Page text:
I have been working on creating some new pages to my web site. The newsboy gallery can be found by clicking on the Newsboy category
And I have uploaded pictures of the newsboy placed in Austin. There are no pictures of the number two in the edition, as my client has not given it to his father yet.
I have been sending out press releases about creating the newspaper to match newspapers in history. I’m hoping to sell out the edition of the newsboy, there are eight left, and creating newspapers throughout history. I really would like to see one of these in Buffalo, N.Y. and also one in Washington.
The press release follows.
Newspaper Headlines Through History are Being Carved in Bronze.
Is it not interesting to think about which newspaper headlines stand out in the history of our country? What newspaper headline would stand out in the publication of your own newspaper?
In 2005 Texas based sculptor Bridgette Mongeon was commissioned by the Texas Press Association, to capture an important time in newspaper history—the age of newsboys. You can almost hear the cries of, “Extra! Extra! Read all about it…” from the mouth of the bronze newsboy who is caught in full stride as he hawks his newspapers on the street corner. The artwork, originally created for the Texas State Capitol building, presently resides outside the offices of the Texas Press Association in Austin, Texas. A table-top bronze of the Newsboy was also created as a limited edition art for home or office.
In January of 2007, Ms. Mongeon was contacted by a client wanting to know if the life-size bronze newsboy was part of a limited edition, and if it was available for purchase as a gift for his father, a former newspaper publisher. He inquired if the newspaper that the Newsboy was selling could be recreated to resemble his father’s newspaper capturing the year they were awarded the Pulitzer Prize. The artist created a bronze Newsboy to the client’s specifications, and it became number two of this edition of ten. It will soon be presented to his father. The story of the Pulitzer Prize winning paper is intriguing, but cannot be revealed until after the surprise bronze is presented.
The idea of carving and capturing history in bronze so intrigued Ms. Mongeon that she is committing to do the same thing for the remaining editions of the bronze Newsboys and is presently seeking newspapers and placement for the remaining eight life-size bronze sculptures.
Upon request, the new masthead and headline are painstakingly carved into the front of each paper. There are several papers in the sculpture that need to be changed, there is a newspaper the Newsboy holds, several under his arm, and a stack at his feet. The back of the newspaper remains the same, a subhead line that reads, “In Memory of Skinny and Others.” This was created from a historical article that the artist read about how newsboys would take out an ad in the paper if one of their own died. It is the artist’s way of posthumously recognizing the contribution of the newsboys.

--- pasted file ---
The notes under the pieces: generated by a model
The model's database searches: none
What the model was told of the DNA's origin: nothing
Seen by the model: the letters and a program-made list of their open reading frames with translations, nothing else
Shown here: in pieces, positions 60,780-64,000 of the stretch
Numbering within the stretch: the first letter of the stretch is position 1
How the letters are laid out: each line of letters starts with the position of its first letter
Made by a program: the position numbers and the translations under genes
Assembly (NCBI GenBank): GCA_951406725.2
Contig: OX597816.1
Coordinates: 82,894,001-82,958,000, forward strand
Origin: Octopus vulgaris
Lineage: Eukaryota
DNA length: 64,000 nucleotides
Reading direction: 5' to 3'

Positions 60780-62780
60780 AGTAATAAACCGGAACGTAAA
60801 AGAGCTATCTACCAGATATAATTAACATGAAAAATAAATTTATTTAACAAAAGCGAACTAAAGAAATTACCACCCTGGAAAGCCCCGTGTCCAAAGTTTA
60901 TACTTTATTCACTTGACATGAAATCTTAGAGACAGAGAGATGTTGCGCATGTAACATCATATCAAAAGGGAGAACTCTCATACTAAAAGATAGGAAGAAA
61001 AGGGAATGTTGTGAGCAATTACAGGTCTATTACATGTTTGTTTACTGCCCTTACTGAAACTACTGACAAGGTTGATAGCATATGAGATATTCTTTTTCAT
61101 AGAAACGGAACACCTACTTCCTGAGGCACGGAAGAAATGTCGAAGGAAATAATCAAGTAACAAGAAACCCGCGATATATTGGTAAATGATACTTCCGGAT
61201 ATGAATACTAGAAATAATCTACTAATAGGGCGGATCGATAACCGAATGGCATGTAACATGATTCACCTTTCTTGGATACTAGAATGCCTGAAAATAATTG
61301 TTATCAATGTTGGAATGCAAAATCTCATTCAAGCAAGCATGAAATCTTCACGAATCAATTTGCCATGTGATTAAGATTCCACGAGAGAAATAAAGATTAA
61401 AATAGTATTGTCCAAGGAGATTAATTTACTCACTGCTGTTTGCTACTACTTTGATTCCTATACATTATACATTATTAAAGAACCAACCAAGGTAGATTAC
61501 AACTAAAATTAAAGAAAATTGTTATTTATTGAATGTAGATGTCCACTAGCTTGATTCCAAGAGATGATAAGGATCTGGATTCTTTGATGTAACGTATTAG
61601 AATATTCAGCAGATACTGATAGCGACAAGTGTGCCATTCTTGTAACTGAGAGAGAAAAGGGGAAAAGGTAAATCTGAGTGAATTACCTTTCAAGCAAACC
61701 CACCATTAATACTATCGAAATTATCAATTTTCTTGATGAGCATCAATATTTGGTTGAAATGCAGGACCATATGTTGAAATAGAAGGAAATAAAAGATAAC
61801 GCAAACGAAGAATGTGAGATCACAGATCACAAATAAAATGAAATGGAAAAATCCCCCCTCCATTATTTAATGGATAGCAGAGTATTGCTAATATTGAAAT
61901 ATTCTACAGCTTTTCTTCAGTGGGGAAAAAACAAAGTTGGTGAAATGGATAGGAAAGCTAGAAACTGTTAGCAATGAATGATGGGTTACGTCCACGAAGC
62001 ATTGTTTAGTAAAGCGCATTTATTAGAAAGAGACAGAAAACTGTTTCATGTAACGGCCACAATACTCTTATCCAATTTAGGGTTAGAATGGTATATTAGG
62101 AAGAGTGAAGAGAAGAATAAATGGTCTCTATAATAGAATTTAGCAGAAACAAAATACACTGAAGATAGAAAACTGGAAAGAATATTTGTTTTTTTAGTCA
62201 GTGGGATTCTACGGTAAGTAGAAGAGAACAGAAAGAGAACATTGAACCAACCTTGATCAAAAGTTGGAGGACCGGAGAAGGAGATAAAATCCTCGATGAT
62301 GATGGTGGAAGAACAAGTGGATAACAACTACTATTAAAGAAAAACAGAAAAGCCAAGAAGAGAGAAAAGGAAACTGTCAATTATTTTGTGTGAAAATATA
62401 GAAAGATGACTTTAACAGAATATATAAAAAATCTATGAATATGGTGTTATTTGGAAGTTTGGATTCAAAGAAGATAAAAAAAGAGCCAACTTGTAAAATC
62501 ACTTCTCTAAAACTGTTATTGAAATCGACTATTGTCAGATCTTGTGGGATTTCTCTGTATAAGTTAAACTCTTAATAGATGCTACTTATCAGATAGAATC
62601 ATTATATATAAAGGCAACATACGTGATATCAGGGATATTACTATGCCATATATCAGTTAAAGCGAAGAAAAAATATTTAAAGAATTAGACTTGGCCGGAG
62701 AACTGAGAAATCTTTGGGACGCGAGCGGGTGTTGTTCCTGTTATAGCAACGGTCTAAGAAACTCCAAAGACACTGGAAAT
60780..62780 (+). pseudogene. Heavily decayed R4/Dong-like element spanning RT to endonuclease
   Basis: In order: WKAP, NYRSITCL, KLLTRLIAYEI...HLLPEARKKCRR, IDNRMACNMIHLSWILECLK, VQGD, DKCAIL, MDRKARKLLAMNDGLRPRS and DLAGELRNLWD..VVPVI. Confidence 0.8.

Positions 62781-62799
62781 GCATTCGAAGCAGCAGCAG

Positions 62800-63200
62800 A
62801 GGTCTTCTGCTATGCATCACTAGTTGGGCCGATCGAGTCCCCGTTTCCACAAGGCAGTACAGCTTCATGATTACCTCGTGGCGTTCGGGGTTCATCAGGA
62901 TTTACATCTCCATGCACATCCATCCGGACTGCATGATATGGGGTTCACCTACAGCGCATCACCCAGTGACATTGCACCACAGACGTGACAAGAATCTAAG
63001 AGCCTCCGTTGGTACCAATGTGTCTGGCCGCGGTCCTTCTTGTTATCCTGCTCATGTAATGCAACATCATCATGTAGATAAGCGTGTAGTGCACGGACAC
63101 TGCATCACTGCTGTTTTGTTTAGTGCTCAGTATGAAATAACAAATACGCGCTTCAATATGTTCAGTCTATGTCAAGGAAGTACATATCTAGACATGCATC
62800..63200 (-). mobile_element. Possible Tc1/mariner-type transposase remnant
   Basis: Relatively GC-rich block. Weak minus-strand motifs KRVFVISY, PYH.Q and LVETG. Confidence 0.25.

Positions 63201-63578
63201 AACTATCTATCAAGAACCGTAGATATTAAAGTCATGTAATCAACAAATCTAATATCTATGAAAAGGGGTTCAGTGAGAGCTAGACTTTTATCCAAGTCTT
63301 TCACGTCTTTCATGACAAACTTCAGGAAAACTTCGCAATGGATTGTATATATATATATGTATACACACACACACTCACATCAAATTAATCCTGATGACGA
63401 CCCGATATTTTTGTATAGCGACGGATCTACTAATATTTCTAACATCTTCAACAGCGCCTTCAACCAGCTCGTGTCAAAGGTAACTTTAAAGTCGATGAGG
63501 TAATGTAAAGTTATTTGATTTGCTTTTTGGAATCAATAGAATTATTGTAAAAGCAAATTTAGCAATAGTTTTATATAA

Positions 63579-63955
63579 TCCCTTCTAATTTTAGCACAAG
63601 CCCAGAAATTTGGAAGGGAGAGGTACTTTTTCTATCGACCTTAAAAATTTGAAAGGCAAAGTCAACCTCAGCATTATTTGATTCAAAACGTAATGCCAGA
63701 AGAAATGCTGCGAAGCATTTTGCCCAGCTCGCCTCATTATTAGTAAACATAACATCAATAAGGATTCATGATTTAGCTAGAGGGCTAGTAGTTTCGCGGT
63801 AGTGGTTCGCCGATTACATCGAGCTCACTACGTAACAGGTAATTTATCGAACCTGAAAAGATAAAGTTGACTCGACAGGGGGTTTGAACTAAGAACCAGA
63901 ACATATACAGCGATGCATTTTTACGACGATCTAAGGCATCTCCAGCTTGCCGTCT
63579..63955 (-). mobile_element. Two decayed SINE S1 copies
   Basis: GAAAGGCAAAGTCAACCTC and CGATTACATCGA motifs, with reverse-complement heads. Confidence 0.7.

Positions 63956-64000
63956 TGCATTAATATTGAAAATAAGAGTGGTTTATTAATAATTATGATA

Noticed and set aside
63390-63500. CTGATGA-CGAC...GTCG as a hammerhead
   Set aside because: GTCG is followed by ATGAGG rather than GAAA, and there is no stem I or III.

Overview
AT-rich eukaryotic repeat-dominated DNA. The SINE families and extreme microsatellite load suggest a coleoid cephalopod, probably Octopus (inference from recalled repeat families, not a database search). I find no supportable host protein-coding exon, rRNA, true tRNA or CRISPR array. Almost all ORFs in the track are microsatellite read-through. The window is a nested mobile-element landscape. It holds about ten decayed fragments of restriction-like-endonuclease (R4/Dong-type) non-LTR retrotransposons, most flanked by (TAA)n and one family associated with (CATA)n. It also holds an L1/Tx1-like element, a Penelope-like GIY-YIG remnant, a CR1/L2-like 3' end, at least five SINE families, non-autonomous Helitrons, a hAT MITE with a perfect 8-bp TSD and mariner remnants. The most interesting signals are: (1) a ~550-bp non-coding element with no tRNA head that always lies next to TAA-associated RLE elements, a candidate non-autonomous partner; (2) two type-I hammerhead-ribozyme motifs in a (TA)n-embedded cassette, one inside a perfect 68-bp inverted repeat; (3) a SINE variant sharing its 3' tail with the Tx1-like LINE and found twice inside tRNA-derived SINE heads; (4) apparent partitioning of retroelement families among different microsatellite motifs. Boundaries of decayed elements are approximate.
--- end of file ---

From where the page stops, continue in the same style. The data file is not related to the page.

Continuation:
When the artist is asked if there is a specific newspaper in history or place that she would like to see one of the bronzes installed she replied, “I live in Texas but was born in Buffalo, New York. I would love to see a Newsboy placed in my hometown, and if I could pick the place, I would love to see one near the Albright Knox Art Gallery. To have one in Washington D.C. would also be great.” The Newsboy is not Mongeon’s only newspaper related art sculpture. She was also commissioned by the Houston Chronicle to create a small sculpture of Jesse Jones that is given as The Jesse Award to outstanding individuals at the Houston Chronicle.
A writer as well as a sculptor Ms. Mongeon has a heart for journalism and communication and has created an online journal of the entire eight-month process of creating the life-size bronze Newsboy and small Newsboy collectible. The journal extends from research to casting and placement of each of the pieces in the edition. She has added an educational section to help students and teachers learn and teach about art, journalism, history and even politics, all relating to the bronze Newsboy. The journal is rich in online resources for further education. The sculptor expresses a desire to be involved in the education of the children in each area that the Newsboy is placed. “The Newsboy is not only a symbol for the newspaper industry, it is a symbol of the strength of children. These newsboys and girls changed history with their newspaper strike of 1899, which affected the child labor laws. Just because you are small doesn’t mean you can’t make a difference, and this is an important concept for children to learn,” state Ms. Mongeon.
The Newsboy journal can be found at the artists’ web site located at www.creativesculpture.com. If you are interested in one of the remaining editions of the Newsboy and have a headline to match, Ms. Mongeon would love to hear from you and can be reached at her contact form. Then together the publisher and artist will carve history in bronze.
This article/press release can be used word for word. If you would like to interview the artist or require more information for a story please contact the artist.